Speed humps can be a costly venture. But they can reduce speed where motorists cause havoc for those living in residential neighborhoods who are concerned about general safety and the well-being of their children.
So, who is to pay for such speed humps? Should the City of Thomson absorb the cost or should the cost be passed to those who want the speed humps in their neighborhoods in the form of higher property taxes?
And if officials decide to go that particular route, how long would they need to collect higher taxes for the purpose of those speed humps?
Those are merely some of the questions currently being studied on the subject by local government officials. It's not the first time the subject has popped up at a council meeting this year. In fact, city officials discussed the issue last month. They again discussed the same issue during a recent Thomson City Council meeting.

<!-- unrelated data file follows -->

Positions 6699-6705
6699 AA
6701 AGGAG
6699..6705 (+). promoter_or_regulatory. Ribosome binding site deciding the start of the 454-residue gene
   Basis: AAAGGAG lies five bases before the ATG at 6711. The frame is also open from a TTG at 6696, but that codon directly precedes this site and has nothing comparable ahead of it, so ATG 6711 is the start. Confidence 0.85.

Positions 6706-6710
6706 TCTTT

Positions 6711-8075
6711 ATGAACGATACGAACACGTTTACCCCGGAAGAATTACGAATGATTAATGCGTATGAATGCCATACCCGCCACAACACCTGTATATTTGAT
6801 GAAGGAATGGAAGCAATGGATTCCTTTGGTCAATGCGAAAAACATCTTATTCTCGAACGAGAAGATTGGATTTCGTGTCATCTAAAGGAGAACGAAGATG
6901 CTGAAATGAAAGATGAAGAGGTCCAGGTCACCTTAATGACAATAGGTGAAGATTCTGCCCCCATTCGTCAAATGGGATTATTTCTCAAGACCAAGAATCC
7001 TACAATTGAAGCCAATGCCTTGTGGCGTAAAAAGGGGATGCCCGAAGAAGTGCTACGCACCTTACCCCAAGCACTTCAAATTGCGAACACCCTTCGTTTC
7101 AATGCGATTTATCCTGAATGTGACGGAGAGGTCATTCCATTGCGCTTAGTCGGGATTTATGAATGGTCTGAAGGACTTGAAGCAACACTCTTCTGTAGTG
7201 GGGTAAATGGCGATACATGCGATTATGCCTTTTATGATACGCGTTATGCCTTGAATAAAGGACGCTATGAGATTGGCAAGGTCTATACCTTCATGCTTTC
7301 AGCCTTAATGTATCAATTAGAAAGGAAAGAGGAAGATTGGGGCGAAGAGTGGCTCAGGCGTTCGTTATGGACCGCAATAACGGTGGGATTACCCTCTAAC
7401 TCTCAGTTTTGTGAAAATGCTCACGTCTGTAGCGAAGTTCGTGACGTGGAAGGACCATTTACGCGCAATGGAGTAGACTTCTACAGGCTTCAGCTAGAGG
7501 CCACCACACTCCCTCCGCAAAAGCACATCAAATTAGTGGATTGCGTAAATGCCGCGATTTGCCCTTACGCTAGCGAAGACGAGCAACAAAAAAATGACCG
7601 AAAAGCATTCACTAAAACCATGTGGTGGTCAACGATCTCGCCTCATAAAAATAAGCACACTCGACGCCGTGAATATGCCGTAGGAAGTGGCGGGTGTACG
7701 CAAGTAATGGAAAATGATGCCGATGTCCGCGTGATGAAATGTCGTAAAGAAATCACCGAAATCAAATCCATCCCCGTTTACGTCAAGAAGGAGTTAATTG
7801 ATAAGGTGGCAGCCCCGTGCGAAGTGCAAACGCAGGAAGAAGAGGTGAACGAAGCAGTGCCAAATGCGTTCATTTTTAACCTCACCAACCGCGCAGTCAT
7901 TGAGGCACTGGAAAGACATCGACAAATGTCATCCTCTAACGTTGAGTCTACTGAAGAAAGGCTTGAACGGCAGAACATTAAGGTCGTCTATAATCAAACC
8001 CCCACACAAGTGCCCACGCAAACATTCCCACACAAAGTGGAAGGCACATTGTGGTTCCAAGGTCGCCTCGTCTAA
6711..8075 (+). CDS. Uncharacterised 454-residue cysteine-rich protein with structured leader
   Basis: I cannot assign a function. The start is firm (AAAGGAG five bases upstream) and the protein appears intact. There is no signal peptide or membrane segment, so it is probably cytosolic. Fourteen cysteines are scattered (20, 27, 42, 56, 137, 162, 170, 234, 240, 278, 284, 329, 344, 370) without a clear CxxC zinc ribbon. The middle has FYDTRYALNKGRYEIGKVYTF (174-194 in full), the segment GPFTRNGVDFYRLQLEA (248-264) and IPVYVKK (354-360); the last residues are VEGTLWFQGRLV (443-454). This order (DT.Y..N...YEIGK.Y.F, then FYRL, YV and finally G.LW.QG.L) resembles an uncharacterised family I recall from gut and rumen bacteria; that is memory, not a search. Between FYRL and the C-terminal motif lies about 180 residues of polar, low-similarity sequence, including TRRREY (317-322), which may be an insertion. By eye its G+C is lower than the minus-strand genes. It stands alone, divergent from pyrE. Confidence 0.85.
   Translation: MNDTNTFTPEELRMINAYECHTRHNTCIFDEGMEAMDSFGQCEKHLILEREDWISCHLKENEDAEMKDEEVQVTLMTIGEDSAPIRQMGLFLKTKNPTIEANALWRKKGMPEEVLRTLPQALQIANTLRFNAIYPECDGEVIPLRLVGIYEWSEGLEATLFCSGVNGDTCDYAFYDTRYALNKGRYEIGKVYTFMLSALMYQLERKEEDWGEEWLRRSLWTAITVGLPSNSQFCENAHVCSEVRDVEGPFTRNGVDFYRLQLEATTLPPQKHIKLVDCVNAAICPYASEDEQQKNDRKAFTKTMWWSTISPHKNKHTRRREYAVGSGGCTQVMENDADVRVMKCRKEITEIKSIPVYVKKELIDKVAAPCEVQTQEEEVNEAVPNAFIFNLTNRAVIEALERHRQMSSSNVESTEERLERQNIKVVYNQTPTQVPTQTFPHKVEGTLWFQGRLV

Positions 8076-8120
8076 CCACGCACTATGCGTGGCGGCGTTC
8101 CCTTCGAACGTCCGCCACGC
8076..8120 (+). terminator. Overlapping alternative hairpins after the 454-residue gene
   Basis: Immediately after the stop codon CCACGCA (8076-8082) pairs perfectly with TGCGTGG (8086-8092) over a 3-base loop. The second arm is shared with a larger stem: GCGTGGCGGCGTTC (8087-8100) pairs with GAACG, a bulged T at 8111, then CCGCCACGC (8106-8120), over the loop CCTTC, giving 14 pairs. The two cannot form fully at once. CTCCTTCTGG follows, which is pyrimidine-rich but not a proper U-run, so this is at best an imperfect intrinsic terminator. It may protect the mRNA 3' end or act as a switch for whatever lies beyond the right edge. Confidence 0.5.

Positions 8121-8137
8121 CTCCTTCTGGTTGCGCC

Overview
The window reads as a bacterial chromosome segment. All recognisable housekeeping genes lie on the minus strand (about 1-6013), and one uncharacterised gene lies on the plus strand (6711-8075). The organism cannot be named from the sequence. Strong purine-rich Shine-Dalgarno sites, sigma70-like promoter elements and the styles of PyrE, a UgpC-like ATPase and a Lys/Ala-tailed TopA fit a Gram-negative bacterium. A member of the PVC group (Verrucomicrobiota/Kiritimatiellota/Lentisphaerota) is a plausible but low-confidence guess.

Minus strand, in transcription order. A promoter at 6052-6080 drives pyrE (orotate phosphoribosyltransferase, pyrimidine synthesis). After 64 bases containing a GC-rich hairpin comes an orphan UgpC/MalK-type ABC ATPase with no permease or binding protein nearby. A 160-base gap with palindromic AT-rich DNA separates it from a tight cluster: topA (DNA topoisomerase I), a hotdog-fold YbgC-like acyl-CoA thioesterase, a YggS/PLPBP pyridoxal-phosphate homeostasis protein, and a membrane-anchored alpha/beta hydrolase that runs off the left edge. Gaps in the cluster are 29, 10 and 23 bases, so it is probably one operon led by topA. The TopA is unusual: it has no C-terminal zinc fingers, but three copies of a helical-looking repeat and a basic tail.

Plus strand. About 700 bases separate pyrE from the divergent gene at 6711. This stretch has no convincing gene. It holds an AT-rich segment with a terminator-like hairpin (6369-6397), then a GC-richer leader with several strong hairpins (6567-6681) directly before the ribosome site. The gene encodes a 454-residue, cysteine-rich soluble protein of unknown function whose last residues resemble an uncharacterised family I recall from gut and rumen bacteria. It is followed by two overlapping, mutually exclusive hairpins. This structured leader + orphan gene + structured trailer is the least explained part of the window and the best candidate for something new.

The idea of a new speed hump policy is expected to be discussed more during the next two months at city council meetings, according to Thomson Mayor Kenneth Usry.
Thomson City Administrator Don Powers says the idea, if approved down the road by council members, would be in the form of a new policy rather than a new ordinance. It would allow property owners in subdivisions and neighborhoods the opportunity to request speed humps be installed on streets where they reside.
Mayor Usry requested that council members continue to study the proposed policy, which is similar to one already in place in the City of Warrenton.